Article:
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The worst thing you will be read this year: Cardinal Roger Mahony forgives the priests’ rape victims

by | 17th, February 2013

PA 8630594 The worst thing you will be read this year: Cardinal Roger Mahony forgives the priests rape victims

CARDINAL Roger Mahony, 76, headed the Los Angeles archdiocese for 25 years. The place was riddled with sex abuse. Children were raped. In 2007, Los Angeles paid $660m to alleged victims of abuse. His successor, the Most Reverend José H. Gomez, Archbishop of Los Angeles, apologised:

 My brothers and sisters in Christ, 

This week we are releasing the files of priests who sexually abused children while they were serving in the Archdiocese of Los Angeles. These files document abuses that happened decades ago. But that does not make them less serious. I find these files to be brutal and painful reading. The behavior described in these files is terribly sad and evil. There is no excuse, no explaining away what happened to these children. The priests involved had the  duty to be their spiritual fathers and they failed…

My predecessor, retired Cardinal Roger Mahony, has expressed his sorrow for his failure to fully protect young people entrusted to his care. Effective immediately, I have informed Cardinal Mahony that he will no longer have any administrative or public duties…

Cardinal Mahony shielded accused priests from investigation in the 1980s. When he had power, he abused it. That power has been removed. He protected Msgr. Peter Garcia, who raped illegal immigrant children in Spanish-speaking parishes. He threatened to have them deported if they told the authorities. Mahony ordered him to keep out of California: “I believe that if Monsignor Garcia were to reappear here within the archdiocese we might very well have some type of legal action filed in both the criminal and civil sectors”. In 1987, Garcia did return to LA.  He remained a priest until 1989. He died in 2009. He was never prosecuted.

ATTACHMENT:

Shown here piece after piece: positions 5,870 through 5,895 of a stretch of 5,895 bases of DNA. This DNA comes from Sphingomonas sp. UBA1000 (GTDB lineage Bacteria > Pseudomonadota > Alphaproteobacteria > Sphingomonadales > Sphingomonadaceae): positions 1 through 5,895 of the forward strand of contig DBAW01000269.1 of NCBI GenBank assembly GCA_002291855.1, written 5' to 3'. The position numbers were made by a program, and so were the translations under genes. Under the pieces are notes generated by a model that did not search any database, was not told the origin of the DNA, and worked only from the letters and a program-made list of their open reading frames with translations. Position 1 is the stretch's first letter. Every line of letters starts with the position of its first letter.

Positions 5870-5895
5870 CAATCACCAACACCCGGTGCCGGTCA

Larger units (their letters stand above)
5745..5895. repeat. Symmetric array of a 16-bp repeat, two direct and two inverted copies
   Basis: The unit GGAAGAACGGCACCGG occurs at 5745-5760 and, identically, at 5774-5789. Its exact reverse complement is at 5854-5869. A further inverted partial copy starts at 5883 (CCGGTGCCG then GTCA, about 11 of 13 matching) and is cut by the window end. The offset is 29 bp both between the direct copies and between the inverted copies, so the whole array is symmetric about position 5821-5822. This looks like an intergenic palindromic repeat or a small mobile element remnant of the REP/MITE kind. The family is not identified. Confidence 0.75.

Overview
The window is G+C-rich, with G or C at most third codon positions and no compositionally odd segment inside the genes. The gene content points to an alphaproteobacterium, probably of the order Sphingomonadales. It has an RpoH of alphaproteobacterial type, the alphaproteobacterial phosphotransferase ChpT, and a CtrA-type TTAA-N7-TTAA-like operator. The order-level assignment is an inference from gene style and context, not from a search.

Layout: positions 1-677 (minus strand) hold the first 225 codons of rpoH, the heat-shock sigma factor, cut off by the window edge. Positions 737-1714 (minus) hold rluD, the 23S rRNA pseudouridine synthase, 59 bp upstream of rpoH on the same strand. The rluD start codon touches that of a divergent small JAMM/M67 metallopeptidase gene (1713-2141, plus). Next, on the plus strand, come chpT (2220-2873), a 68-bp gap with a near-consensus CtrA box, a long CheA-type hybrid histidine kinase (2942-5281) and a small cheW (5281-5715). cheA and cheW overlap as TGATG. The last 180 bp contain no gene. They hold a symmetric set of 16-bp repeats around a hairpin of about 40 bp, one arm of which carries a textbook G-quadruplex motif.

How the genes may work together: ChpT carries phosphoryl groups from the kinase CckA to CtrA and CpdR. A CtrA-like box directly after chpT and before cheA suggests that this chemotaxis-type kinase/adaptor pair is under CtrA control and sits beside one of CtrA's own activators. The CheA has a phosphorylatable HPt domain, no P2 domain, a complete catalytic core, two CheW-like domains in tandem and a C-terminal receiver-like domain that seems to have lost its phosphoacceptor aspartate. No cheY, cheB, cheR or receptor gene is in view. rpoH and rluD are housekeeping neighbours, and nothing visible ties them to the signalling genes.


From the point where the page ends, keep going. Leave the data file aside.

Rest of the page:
Mahony takes to his blog. His post is entitled: “CALLED to HUMILIATION”:

From our earliest catechism days we learn about the virtue of humility. We study it, we think about it; but we don’t embrace it.

And why? Because humility is all about self-effacing, about seeing ourselves as far more diminished than we had hoped. As a result, few of us set out to embrace humility for Lent or as a pattern for our lives. Most us us accept a few affronts and neglects as humility, and then move on.

But as disciples of Jesus Christ, we are actually called to the fullness of humility: humiliation, and publicly.

Today’s Gospel gives us the stark reality and immediate challenge: “If anyone wishes to come after me, he must deny himself and take up his cross daily and follow me.” {Luke 9:23] Daily means each and every day, not now and then on our faith journeys, and on our terms.

That desire flows from our lips so easily, but we seldom mean it fully and internally. It’s almost a spiritual throw-away for us. But Jesus means it so deeply.

Given all of the storms that have surrounded me and the Archdiocese of Los Angeles recently, God’s grace finally helped me to understand: I am not being called to serve Jesus in humility. Rather, I am being called to something deeper–to be humiliated, disgraced, and rebuffed by many.

It wasn’t about kids being raped. It wasn’t about secular law being ignored. It was about him being tested.

I was not ready for this challenge. Ash Wednesday changed all of that, and I see Lent 2013 as a special time to reflect deeply upon this special call by Jesus.

To be honest with you, I have not reached the point where I can actually pray for more humiliation. I’m only at the stage of asking for the grace to endure the level of humiliation at the moment.

It gets even better:

In the past several days, I have experienced many examples of being humiliated. In recent days, I have been confronted in various places by very unhappy people. I could understand the depth of their anger and outrage–at me, at the Church, at about injustices that swirl around us.

Thanks to God’s special grace, I simply stood there, asking God to bless and forgive them.

He forgives the victims.

Over the coming days of our Lenten journey I hope to explore with all of you some deeper spiritual insights into what it really means to take up our cross daily and to follow Jesus–in rejection, in humiliation, and in personal attack.

Strangely, the more I allow all of this to unfold without protest and objection, the greater the inner peace I feel.

Kyrie, eleison!

And you still wonder how rapists can get away with it..?

Photo: Msgr. Roger Michael Mahony, Archbishop of Los Angeles, receives from Pope John Paul II the biretta, symbol of cardinal rank, during a Consistory at the Vatican in Vatican City, Friday, June 28, 1991. The Pope elevated 23 new Cardinals. 



Posted: 17th, February 2013 | In: Key Posts, News Comment (1) | Follow the Comments on our RSS feed: RSS 2.0 | TrackBack | Permalink